[Figure - 2] shows the averages of the mean blood pressures of the study patients. There was no significant change in blood pressure during the study period. There was also no change in the antihypertensive regimens during the study period in any of the study patients.

We also found that 5 (15%) patients who started with significantly high doses of darbepoetin at the start of the study (equal 10000 IU or more of short-acting erythropoietin) required mean doses comparable to the 28 (85%) patients with lower doses at the end of the study, [Figure - 3]. Furthermore, the patients with high initial doses of darbepoetin in­creased their serum hemoglobin levels more than the group with the low starting dose by the end of the 12 weeks, p<0.0001, [Figure - 4].

The mean initial dose of darbepoetin of 37.3 ± 12.9 µg/week at week 1 of the study was equivalent to a conversion ratio from short-acting erythropoietin to darbepoetin of 200 IU to 1 microgram. On the other hand, at the end of week 12, the mean dose of darbepoetin decreased to 20.8 ± 16.6 µg/week which is equivalent to a conversion ratio of 361 IU: 1 microgram. Furthermore, the subgroup of patients from one center (20 patients) was given a mean dose of 38 ± 7.5 µg/week at week 1 of the study. The dose decreased significantly to 14.8 ± 13.8 µg/week by the 12 th week of darbepoetin administration. Darbepoetin had to be administered every other week in 13/20 (60%) patients to maintain the hemoglobin levels in the maintenance range. This increased the estimated conversion ratio to 400-500 IU:1 microgram, which would have been more appropriate as an initial conversion ratio in our study patients.

There were 13 (40%) HCV+ patients and 20(60%) HCV- patients in our study. We found no significant differences in the mean doses of darbepoetin or mean hemoglobin levels between the two groups over the 12 weeks of the study. None of the patients were on HCV antiviral therapy during the study period.


   Discussion Top


The patients selected in this study had stable hemoglobin levels with stable doses of short-acting erythropoietin. This ensured that the patients did not have resistance to the short-acting erythropoietin secondary to iron deficiency, inflammation, inadequate dialysis or uncontrolled hyperparathyroidism. The measured clinical and laboratory parameters in our cohort further ascertained the uni­formity of the selection.

The results of our short-term study revealed that hemoglobin levels could be maintained by darbepoetin throughout the study period. All the patients were on s.c. dosing of short­acting erythropoietin prior to conversion. There was a steady decline in the doses of darbepoetin toward the end of the study despite the i.v. route of administration in almost all the patients. Our results are compatible with those of Weiss et al. [16] and Locatelli et al. [1],[17] Furthermore, the patients with unusually high initial doses of darbe­poetin profited most from the decrease of the darbepoetin dose during the study period. This was also the experience of other studies. [18]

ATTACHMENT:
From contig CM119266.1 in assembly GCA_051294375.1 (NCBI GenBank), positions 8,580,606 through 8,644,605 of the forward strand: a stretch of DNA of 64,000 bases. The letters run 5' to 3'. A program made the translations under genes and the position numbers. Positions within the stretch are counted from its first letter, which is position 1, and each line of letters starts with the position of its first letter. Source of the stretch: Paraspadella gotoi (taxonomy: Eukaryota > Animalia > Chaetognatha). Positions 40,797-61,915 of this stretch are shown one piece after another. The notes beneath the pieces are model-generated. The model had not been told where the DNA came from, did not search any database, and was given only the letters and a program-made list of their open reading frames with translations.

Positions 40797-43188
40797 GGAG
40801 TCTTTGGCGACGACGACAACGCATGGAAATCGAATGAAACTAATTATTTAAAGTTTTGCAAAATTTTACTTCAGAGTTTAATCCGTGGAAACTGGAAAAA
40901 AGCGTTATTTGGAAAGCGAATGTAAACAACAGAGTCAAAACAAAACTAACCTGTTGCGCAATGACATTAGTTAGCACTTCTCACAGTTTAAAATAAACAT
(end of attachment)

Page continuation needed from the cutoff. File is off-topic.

The adverse effects were minimal in the study patients. The blood pressure did not need further management during the study period. This also was the experience of others. [1],[2],[3],[4],[5],[6],[7],[8],[9],[10],[11],[12],[13],[14],[15],[16],[17],[18],[19]

The two study dropouts were not related to the drug administration since both did not show any thrombotic events during dialysis and had stable blood pressure levels during the study period.

We found that the conversion ratio of erythro­poietin to darbepoetin of 200 IU: 1 microgram at the time of conversion may be an over-estimate. A ratio of 361 IU: 1 microgram could maintain the hemoglobin within the recom­mended limits in our study patients; in some patients, the ratio may even be as low 450 IU: 1 microgram. Others recommended similar ratios.[20],[21]

Finally, there was no association of HCV infection and the efficacy of darbepoetin on the hemoglobin levels during our study. Some studies reported similar results of great benefit of darbepoetin even during anti-HCV therapy.[22],[23],[24],[25],[26]

We conclude that the Saudi experience with Darbepoetin reveals that this long­ acting erythropoiesis stimulating agent is effective and safe for the treatment of anemia in patients on hemodialysis. It is more con­venient for dosing than short-acting erythro­poietin. Predialysis stages of chronic kidney disease and peritoneal dialysis patients may benefit even more from the extended periods between doses. There is a decrease in the dose over time and savings are expected with darbepoetin over time relative to short acting erythropoietin.

 
   References Top

1.Locatelli F, Canaud B, Giacardy F, Martin­Malo A, Baker N, Wilson J. Treatment of anaemia in dialysis patients with unit dosing of darbepoetin alfa at a reduced dose frequency relative to recombinant human erythropoietin (rHuEpo). Nephrol Dial Transplant 2003;18(2):362-9.  Back to cited text no. 1    
2.Martinez Castelao A, Reyes A, Valdes F, et al. Multicenter study of darbepoetin alfa in the treatment of anemia secondary to chronic renal insufficiency on dialysis. Nefrologia 2003;23(2):114-24.  Back to cited text no. 2    
3.Scott SD. Dose conversion from recombinant human erythropoietin to darbepoetin alfa: recommendations from clinical studies. Pharmacotherapy. 2002;22(9 Pt 2):160S-5S.  Back to cited text no. 3    
4.Macdougall IC, Matcham J, Gray SJ; NESP 960245/246 Study Group.Correction of anaemia with darbepoetin alfa in patients with chronic kidney disease receiving dialysis. Nephrol Dial Transplant 2003; 18(3):576-81.  Back to cited text no. 4